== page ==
MATHEWS MONDE is an award-winning health worker from Zambia. He's also the Mobiliser of Chabbs Cluster in the country's rural south. He's been telling us how the Cluster has shaped him.
Not long ago, you quit a comfortable job as a health worker in Zambia’s Ministry of Health. Why? Well I looked at the systems the government uses: some of them were good, but some of them were less good. Too much of it was about doing things to a community rather than with them, and so they failed. My motivation is community and wellness, and I felt I could have more impact on these things outside of the system rather than inside. Now I can challenge people’s ideas, introduce new ways of thinking, and focus on work that has more impact.
Was being in our network a factor in this decision? Yes, I think so. Arukah Network has widened my scope of thinking. As a public health professional, it’s shifted my perspective of community health so that I put participating before prescribing. That’s a huge change. It means that I can now use my scientific knowledge alongside local understanding, and increase my impact. In 2016 I won a government award for being my region’s “most innovative” health worker, and people would ask me “where do you get these ideas from?’ and I could say I got them from the Cluster and from SALT.
Tell us what you’re doing now, aside from your Cluster work. The government has a big plan to eliminate Malaria in Zambia. They’ve contracted me to train community health workers to help with this. I've been able to introduce things I've learnt from the Cluster into this, like the philosophy of SALT. How did you first hear about the Cluster idea? It was 2013. My friend Elvis – a member of Arukah Network – introduced the idea to me. The principles were so attractive – it’s what I had been looking for. And I thought it was the way to go. What’s your proudest Cluster achievement? It’s coming together as a community to share resources in the smallest and simplest of ways, and to understand our common desires and concerns. This is a bigger achievement than things like better sanitation – I see that as a sub-achievement. Understanding that local capacities can solve our challenges - this is the biggest thing. These are things people have not done before. What’s the biggest challenge in the Cluster? Mobilising resources that are beyond our Cluster, like facilities to build damns, drill bore holes or gain certain skills. In Zambia, it’s challenging to form partnerships with people beyond our community. We don’t struggle to work within our community, but we struggle to find in-country partners. What are your hopes for the future? Sustaining the gains we’ve already made, seeing more neighbourhoods in Gwembe District coming on board like in Chisekesi, and having more local leaders come on board with what we’re doing. There’s so much power in connectivity. The more connected we are the better. If the world begins to see that God created us as social beings, and that human endeavours often disconnect us, then we can achieve things like the Sustainable Development Goals (SDGs). This is what the Cluster approach does.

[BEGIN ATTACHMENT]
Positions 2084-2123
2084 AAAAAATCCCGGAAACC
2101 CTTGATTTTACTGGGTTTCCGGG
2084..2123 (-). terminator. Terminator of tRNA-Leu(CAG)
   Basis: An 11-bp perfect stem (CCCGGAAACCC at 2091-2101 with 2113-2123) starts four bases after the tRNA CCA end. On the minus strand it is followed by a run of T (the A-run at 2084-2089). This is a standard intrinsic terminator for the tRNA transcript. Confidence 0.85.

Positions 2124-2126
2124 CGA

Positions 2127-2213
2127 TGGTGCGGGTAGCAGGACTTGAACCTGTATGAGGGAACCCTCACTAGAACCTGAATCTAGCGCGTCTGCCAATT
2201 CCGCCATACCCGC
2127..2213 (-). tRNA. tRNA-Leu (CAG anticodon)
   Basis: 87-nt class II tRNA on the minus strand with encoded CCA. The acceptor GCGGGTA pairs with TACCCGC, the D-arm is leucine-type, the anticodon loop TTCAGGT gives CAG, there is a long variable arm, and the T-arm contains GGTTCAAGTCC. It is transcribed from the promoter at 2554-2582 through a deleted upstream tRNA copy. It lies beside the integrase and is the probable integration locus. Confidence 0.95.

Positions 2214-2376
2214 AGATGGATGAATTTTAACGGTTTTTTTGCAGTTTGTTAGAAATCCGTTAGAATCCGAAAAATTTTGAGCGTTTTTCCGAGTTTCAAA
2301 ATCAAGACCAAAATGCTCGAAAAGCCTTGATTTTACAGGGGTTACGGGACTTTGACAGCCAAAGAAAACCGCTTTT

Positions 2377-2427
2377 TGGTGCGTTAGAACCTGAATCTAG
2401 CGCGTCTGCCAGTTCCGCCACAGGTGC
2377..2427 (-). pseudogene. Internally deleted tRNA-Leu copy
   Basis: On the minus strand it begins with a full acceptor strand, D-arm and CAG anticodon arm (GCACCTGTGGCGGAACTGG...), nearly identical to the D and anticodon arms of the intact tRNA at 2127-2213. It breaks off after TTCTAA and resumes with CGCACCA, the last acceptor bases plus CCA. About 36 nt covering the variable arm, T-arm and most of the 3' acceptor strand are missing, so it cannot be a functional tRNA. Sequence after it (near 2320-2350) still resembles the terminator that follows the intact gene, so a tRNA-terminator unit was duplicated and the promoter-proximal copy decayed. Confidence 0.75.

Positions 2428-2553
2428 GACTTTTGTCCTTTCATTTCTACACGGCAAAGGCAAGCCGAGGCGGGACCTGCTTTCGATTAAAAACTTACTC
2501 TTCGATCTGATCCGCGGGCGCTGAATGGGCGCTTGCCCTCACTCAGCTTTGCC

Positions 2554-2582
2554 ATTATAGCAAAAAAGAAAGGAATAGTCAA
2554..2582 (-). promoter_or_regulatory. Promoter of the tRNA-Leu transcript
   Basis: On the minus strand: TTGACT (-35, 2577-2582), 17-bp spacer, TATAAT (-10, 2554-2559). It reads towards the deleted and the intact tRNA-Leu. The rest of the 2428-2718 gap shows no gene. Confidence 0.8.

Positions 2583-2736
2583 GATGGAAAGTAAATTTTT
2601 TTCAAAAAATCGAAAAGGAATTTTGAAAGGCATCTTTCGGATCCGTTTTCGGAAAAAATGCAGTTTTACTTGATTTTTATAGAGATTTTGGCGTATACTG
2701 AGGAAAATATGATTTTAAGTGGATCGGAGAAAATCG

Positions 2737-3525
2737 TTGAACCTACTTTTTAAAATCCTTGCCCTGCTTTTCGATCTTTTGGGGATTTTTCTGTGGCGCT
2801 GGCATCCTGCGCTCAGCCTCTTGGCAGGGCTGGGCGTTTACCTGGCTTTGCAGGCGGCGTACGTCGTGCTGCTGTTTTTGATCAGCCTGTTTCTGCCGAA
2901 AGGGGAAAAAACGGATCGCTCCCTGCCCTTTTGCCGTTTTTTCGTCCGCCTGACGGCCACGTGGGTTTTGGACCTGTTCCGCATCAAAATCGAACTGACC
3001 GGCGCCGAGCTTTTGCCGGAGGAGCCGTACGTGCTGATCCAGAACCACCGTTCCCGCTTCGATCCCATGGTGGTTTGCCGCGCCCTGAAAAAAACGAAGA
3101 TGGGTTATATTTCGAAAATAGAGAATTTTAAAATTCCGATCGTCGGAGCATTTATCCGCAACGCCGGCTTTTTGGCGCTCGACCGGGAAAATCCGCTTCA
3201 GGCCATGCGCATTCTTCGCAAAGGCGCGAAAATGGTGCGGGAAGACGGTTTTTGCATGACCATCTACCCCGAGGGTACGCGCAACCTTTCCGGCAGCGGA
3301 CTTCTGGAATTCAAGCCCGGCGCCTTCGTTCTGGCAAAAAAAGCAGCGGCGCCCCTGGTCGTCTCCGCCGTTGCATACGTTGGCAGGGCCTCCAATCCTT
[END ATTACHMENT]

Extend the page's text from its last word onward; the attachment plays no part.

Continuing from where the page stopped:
Learn more about Chabbs Cluster in this video.